And Jonathan Edwards similarly writes of Christians,

The first and worst cause of errors that abound in our day and age is spiritual pride. This is the main door by which the devil comes into the hearts of those who are zealous for the advancement of Christ. It is the chief inlet of smoke from the bottomless pit to darken the mind and mislead the judgment. Pride is the main handle by which he has hold of Christian persons and the chief source of all the mischief that he introduces to clog and hinder a work of God. Spiritual pride is the main spring or at least the main support of all other errors. Until this disease is cured, medicines are applied in vain to heal all other diseases[3]

How do we know we are struggling in self-sufficiency against God? We neglect prayer. Our prayer life is an indicator of whether we are struggling in self-sufficiency or humility. This was true for Jacob’s life. Jacob had many reasons to pray and submit himself to God, but we do not see him pray until fear overtakes him.

            There are several times in Jacob’s life where he gives honor to the Lord for his success. He built an altar after seeing the ladder where angels were ascending and descending from heaven. He gave God credit for the success in working among Laban’s flocks. Although there were moments he gave God credit, we never see him make his decisions in submission to God. It isn’t until he is about to cross over into the promise land to see his brother Esau that Jacob realizes that he cannot enter on his own. He cannot face Esau alone. Jacob must have the hand of God. Jacob sent messengers to try to soften Esau’s anger, promising him wealth, but the messengers returned saying, Genesis 32:6, “We came to your brother Esau, and he is coming to meet you, and there are four hundred men with him.” Four hundred men. Esau is coming towards him with a small army. What is Jacob to do?

            Jacob’s first response shows his self-sufficiency. The first thing he does in response to his fear is to try and solve the problem himself. Genesis 32:7-8,

Then Jacob was greatly afraid and distressed. He divided the people who were with him, and the flocks and herds and camels, into two camps, thinking, “If Esau comes to the one camp and attacks it, then the camp that is left will escape.”

Jacob is still scheming using his human cunning to minimize the consequences of deception. And yet, he knows deep down that his only hope is Lord, so we see him pray. It is the longest prayer in Genesis and the first time we see Jacob pray.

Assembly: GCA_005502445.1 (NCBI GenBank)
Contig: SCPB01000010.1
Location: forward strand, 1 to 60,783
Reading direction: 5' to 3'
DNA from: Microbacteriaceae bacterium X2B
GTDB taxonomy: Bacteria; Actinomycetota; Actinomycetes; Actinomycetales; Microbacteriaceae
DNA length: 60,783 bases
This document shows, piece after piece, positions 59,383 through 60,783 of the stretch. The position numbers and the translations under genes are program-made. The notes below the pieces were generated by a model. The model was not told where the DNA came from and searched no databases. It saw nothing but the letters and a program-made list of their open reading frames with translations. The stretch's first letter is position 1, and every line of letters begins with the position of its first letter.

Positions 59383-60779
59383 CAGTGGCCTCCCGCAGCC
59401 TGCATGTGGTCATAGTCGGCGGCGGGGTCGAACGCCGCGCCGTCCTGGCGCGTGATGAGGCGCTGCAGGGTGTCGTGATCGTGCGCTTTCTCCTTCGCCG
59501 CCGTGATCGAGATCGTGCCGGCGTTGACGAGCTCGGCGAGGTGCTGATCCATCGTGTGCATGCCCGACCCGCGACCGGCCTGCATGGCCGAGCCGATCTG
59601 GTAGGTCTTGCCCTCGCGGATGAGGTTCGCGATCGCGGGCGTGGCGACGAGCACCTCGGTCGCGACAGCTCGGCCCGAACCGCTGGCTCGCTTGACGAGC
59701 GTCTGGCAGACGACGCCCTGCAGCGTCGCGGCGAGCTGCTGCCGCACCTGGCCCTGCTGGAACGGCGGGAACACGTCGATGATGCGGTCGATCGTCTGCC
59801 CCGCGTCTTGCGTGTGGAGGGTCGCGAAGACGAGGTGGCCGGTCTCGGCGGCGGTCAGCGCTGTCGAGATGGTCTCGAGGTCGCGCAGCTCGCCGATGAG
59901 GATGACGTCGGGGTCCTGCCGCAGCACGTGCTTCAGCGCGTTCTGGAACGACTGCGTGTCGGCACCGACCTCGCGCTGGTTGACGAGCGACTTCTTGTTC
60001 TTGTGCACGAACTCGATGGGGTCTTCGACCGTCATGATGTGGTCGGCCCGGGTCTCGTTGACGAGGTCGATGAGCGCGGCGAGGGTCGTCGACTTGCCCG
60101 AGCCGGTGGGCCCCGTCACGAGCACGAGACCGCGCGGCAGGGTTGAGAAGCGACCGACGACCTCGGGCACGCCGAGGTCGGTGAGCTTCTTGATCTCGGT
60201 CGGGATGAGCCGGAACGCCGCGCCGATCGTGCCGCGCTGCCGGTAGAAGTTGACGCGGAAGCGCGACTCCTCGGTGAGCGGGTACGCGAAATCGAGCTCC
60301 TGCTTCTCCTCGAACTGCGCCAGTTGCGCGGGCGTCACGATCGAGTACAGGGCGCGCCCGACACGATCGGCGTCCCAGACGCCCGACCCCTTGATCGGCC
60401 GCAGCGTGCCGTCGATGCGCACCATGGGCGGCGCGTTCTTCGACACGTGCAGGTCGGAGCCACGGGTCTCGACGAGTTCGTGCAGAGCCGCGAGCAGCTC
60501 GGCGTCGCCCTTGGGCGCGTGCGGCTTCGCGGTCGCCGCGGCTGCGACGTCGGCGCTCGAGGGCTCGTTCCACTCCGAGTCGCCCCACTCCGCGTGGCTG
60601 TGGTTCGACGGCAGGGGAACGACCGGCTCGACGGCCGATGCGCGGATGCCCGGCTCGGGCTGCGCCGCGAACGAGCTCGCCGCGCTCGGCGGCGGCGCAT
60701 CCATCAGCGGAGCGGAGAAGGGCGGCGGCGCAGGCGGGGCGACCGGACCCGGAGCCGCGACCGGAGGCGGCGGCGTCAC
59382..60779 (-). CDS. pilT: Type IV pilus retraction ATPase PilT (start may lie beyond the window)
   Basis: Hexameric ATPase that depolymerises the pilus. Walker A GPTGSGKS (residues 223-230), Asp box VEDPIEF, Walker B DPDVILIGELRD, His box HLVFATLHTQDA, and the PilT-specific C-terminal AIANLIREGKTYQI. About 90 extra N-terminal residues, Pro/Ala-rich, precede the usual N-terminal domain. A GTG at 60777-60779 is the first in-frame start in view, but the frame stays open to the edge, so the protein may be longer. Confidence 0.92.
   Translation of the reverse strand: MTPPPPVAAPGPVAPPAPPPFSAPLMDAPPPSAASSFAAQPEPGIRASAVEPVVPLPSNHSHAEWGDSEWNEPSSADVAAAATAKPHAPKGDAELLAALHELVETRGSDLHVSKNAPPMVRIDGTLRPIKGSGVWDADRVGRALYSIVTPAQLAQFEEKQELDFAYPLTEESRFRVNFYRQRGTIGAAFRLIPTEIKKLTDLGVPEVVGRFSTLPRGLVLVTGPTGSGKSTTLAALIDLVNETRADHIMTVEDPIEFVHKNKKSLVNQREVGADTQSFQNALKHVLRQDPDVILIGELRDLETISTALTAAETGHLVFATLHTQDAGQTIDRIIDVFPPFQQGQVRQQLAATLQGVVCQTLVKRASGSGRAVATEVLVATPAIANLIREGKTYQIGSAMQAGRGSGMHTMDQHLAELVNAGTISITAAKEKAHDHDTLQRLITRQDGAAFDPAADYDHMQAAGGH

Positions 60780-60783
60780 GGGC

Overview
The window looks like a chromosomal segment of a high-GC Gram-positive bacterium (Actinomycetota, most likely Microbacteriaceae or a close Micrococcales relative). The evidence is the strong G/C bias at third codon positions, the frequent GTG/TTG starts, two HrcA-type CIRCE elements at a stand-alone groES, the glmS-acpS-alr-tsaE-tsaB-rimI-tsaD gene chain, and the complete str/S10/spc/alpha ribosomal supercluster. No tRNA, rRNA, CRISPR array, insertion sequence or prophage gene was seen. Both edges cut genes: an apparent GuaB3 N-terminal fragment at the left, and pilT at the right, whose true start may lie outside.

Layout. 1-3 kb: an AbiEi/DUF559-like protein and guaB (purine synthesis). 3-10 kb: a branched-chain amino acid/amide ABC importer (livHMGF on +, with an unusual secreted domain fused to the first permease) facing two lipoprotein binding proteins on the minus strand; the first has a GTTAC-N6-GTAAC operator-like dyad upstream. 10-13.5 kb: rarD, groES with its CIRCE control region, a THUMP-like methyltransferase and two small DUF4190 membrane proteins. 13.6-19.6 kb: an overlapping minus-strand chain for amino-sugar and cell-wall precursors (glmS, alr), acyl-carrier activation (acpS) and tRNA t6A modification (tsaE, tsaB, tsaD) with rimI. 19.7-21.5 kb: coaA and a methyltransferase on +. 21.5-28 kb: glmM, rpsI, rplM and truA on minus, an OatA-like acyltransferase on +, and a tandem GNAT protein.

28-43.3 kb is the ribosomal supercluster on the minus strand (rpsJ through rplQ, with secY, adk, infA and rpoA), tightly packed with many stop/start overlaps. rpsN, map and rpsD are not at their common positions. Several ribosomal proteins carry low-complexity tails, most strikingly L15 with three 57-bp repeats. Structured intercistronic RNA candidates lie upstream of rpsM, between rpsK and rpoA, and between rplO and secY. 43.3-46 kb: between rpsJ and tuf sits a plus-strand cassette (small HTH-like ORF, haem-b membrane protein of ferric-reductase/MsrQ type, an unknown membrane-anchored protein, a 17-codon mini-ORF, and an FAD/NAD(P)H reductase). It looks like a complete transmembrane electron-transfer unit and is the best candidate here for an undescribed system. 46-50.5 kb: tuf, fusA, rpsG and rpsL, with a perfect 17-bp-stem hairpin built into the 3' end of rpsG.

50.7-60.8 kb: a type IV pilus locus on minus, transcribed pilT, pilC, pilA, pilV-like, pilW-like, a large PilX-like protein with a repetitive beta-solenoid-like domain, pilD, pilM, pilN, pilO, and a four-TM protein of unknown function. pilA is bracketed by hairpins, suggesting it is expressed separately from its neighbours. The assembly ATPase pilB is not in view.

And Jacob said, “O God of my father Abraham and God of my father Isaac, O LORD who said to me, ‘Return to your country and to your kindred, that I may do you good,’ I am not worthy of the least of all the deeds of steadfast love and all the faithfulness that you have shown to your servant, for with only my staff I crossed this Jordan, and now I have become two camps. Please deliver me from the hand of my brother, from the hand of Esau, for I fear him, that he may come and attack me, the mothers with the children. But you said, ‘I will surely do you good, and make your offspring as the sand of the sea, which cannot be numbered for multitude.’” (Genesis 32:9-12)

Jacob finally admits that he is not worthy of God’s steadfast love and faithfulness. Jacob admits his need. And he confesses to the God of his fathers. This confession is the beginning of Jacob’s change, but he still has scheming heart.

            Jacob sends his wealth over in phases to soften Esau’s anger. He is still hoping and resting in his scheming to save him. Jacob thought to himself, Genesis 32:20, “I may appease him with the present that goes ahead of me, and afterward I shall see his face. Perhaps he will accept me.” Jacob didn’t know how to struggle with God for his entire life was lived against him. Can you relate?

Second Question,

Are you Struggling in Self-Sacrifice with God?

            Jacob has sent most of his wealth ahead to meet Esau, but he can’t sleep. He knows that this is the day of reckoning. Genesis 32:22-23, “The same night he arose and took his two wives, his two female servants, and his eleven children, and crossed the ford of the Jabbok. He took them and sent them across the stream, and everything else that he had.” He sacrifices all. Jacob is surrendering his life and possessions creating a sense of suspense in the narrative, but in theological retrospect, we see that Jacob must face God alone.

And Jacob was left alone. And a man wrestled with him until the breaking of the day. When the man saw that he did not prevail against Jacob, he touched his hip socket, and Jacob's hip was put out of joint as he wrestled with him. Then he said, “Let me go, for the day has broken.” But Jacob said, “I will not let you go unless you bless me.” (Genesis 32:24-26)

The narrative does not reveal who the man is that Jacob struggles against. The man touches Jacob on the hip and cripples him. Jacob is still fighting for the blessing. In asking for the man to bless him, we realize that Jacob believes this either to be God or one of his messengers. Either way, he has the power to bless him.